SINGAPORE (Reuters) – Oil prices moved little on Wednesday, supported by supply cuts by producer group OPEC and U.S. sanctions against oil exporters Iran and Venezuela, but pressured by expectations that an economic slowdown could soon dent fuel consumption.
U.S. West Texas Intermediate (WTI) crude oil futures were at $64.09 per barrel, up 9 cents from their last settlement.
Both benchmarks hit five-month highs on Tuesday, before easing on global growth worries.
Overall, oil markets have tightened this year because of U.S. sanctions on oil exporters Iran and Venezuela, as well as supply cuts by the Organization of the Petroleum Exporting Countries (OPEC) and some non-affiliated producers including Russia, a group known as OPEC+.
As a result, Brent and WTI crude oil futures have risen by around 30 percent and 40 percent respectively since the start of the year.
“The global oil market is clearly moving back towards balance thanks to OPEC+ production cuts. OPEC production has fallen 1.98 million barrels per day (bpd) from October levels,” ING bank said in a note.
The Dutch bank said the reduction was not only down to voluntary supply cuts, which the group started this year to prop up prices, but also sanctions by the United States.
“Venezuelan oil output is estimated to have fallen from 1.19 million bpd in October to 890,000 bpd in March, while output from Iran has fallen from 3.33 million bpd to 2.71 million bpd due to sanctions. Declines from these two exempt countries account for almost 47 percent of the reduction seen from OPEC,” ING said.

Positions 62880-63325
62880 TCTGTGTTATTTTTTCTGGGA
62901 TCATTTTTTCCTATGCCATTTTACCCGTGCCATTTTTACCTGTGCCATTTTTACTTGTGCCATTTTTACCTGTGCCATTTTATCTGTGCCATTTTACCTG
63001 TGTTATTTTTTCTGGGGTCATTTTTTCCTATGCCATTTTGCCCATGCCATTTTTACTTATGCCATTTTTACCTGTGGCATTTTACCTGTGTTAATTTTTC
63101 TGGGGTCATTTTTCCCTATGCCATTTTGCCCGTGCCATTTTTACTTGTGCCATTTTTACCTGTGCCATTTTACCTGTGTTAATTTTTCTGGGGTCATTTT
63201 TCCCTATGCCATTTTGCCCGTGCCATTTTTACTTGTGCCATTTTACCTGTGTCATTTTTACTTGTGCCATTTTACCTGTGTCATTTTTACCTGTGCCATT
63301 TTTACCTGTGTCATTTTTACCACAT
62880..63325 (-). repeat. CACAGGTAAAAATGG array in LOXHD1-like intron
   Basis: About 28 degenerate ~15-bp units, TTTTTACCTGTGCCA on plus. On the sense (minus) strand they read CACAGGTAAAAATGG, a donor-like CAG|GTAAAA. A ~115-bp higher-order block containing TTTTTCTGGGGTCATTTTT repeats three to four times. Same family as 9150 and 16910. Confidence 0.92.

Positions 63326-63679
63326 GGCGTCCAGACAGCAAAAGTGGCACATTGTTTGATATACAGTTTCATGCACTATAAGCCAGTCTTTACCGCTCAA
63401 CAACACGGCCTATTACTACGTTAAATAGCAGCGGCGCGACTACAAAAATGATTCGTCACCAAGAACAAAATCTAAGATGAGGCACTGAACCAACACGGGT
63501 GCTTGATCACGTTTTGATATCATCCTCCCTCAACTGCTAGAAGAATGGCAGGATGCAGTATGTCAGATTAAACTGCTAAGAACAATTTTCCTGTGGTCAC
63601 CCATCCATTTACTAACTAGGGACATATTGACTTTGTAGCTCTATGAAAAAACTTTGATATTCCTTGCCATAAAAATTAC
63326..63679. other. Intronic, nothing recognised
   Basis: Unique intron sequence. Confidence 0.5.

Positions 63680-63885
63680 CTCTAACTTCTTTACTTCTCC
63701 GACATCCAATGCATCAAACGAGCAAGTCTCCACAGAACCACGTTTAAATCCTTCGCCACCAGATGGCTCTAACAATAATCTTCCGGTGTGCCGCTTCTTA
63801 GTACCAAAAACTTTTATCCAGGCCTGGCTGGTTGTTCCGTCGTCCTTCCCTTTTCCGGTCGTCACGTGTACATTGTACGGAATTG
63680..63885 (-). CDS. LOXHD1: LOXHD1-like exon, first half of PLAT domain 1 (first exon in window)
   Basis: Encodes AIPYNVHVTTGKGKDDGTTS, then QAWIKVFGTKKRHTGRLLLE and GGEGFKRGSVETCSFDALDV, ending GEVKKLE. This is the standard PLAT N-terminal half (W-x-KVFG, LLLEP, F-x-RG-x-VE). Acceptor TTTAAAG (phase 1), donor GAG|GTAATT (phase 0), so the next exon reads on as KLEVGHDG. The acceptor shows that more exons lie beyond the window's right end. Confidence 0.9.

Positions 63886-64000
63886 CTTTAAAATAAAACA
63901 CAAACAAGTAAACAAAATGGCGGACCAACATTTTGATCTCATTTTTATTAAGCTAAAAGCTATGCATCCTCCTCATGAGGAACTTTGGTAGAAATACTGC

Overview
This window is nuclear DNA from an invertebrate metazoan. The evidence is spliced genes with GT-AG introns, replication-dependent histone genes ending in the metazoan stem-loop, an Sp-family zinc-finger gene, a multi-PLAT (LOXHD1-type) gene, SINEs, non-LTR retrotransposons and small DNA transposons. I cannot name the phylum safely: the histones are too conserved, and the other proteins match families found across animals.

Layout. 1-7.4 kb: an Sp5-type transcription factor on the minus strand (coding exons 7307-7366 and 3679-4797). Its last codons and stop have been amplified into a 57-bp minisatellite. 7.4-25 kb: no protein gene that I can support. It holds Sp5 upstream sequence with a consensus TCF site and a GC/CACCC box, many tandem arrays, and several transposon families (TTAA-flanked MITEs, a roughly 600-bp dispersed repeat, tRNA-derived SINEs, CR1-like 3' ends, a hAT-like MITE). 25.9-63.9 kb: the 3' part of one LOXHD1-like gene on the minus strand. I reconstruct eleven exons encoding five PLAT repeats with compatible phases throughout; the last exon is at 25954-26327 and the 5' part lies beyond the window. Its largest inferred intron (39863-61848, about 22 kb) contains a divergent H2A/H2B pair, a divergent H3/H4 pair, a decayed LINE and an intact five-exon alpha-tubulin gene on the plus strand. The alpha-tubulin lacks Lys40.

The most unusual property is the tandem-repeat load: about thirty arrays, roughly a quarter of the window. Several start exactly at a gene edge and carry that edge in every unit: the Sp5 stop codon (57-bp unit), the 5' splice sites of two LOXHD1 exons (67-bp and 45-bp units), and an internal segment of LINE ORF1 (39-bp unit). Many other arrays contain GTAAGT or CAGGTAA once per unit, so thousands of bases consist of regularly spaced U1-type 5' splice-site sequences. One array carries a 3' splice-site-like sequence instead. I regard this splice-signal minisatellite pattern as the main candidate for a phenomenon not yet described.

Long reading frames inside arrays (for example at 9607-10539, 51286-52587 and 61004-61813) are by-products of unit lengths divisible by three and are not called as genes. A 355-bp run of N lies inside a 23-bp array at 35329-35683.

ANZ bank said on Wednesday that it expects Brent oil prices to push “towards $79 per barrel.”
Despite the OPEC-led cuts and U.S. sanctions, not all regions are in tight supply.
Oil production in the United States has risen by more than 2 million bpd since early 2018, to a record 12.2 million bpd.
“WTI has not seen the same strength (as Brent)… given the relatively more bearish fundamentals in the U.S. market,” said ING bank.
“U.S. crude oil inventories remain stubbornly high,” it added.
U.S. crude stocks rose by 4.1 million barrels in the week to April 5, to 455.8 million barrels, data from industry group the American Petroleum Institute showed on Tuesday.
On the demand side, there are concerns that an economic slowdown will soon hit fuel consumption.
The International Monetary Fund (IMF) warned on Tuesday that the global economy was slowing more than expected and that a sharp downturn may be looming.
In its third downgrade since October, the IMF said the global economy will likely grow 3.3 percent this year, the slowest expansion since 2016. The forecast cut 0.2 percentage point from the IMF’s outlook in January.
Reporting by Henning Gloystein; editing by Richard Pullin and Christian Schmollinger